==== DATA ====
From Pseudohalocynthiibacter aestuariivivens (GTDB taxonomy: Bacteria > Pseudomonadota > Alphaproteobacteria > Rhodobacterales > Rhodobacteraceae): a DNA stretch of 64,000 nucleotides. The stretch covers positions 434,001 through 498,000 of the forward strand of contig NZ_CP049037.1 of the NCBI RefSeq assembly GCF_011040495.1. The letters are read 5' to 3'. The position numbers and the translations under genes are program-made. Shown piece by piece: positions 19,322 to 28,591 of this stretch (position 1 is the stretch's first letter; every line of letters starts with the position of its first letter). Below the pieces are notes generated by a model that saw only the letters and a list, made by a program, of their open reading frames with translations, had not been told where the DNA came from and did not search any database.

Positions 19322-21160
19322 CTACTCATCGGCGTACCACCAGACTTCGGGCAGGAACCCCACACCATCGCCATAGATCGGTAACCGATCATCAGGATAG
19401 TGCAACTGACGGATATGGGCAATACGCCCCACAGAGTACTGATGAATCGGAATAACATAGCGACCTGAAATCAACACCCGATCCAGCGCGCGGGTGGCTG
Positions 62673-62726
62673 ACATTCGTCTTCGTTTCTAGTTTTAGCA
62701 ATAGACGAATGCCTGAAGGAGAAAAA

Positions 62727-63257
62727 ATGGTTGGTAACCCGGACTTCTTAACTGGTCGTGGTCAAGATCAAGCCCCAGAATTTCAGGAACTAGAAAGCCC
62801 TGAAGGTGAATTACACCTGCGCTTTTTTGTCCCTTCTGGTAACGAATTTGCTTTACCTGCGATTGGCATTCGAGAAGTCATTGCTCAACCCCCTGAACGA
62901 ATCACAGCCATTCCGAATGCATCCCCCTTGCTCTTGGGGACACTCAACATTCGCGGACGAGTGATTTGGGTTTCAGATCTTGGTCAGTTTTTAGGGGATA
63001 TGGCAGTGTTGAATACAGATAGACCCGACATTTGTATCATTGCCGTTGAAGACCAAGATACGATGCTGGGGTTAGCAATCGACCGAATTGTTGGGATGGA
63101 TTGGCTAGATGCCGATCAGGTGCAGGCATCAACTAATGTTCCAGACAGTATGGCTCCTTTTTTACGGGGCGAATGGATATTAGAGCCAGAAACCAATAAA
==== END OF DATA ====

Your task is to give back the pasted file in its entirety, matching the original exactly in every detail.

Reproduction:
From Pseudohalocynthiibacter aestuariivivens (GTDB taxonomy: Bacteria > Pseudomonadota > Alphaproteobacteria > Rhodobacterales > Rhodobacteraceae): a DNA stretch of 64,000 nucleotides. The stretch covers positions 434,001 through 498,000 of the forward strand of contig NZ_CP049037.1 of the NCBI RefSeq assembly GCF_011040495.1. The letters are read 5' to 3'. The position numbers and the translations under genes are program-made. Shown piece by piece: positions 19,322 to 28,591 of this stretch (position 1 is the stretch's first letter; every line of letters starts with the position of its first letter). Below the pieces are notes generated by a model that saw only the letters and a list, made by a program, of their open reading frames with translations, had not been told where the DNA came from and did not search any database.

Positions 19322-21160
19322 CTACTCATCGGCGTACCACCAGACTTCGGGCAGGAACCCCACACCATCGCCATAGATCGGTAACCGATCATCAGGATAG
19401 TGCAACTGACGGATATGGGCAATACGCCCCACAGAGTACTGATGAATCGGAATAACATAGCGACCTGAAATCAACACCCGATCCAGCGCGCGGGTGGCTG
Positions 62673-62726
62673 ACATTCGTCTTCGTTTCTAGTTTTAGCA
62701 ATAGACGAATGCCTGAAGGAGAAAAA

Positions 62727-63257
62727 ATGGTTGGTAACCCGGACTTCTTAACTGGTCGTGGTCAAGATCAAGCCCCAGAATTTCAGGAACTAGAAAGCCC
62801 TGAAGGTGAATTACACCTGCGCTTTTTTGTCCCTTCTGGTAACGAATTTGCTTTACCTGCGATTGGCATTCGAGAAGTCATTGCTCAACCCCCTGAACGA
62901 ATCACAGCCATTCCGAATGCATCCCCCTTGCTCTTGGGGACACTCAACATTCGCGGACGAGTGATTTGGGTTTCAGATCTTGGTCAGTTTTTAGGGGATA
63001 TGGCAGTGTTGAATACAGATAGACCCGACATTTGTATCATTGCCGTTGAAGACCAAGATACGATGCTGGGGTTAGCAATCGACCGAATTGTTGGGATGGA
63101 TTGGCTAGATGCCGATCAGGTGCAGGCATCAACTAATGTTCCAGACAGTATGGCTCCTTTTTTACGGGGCGAATGGATATTAGAGCCAGAAACCAATAAA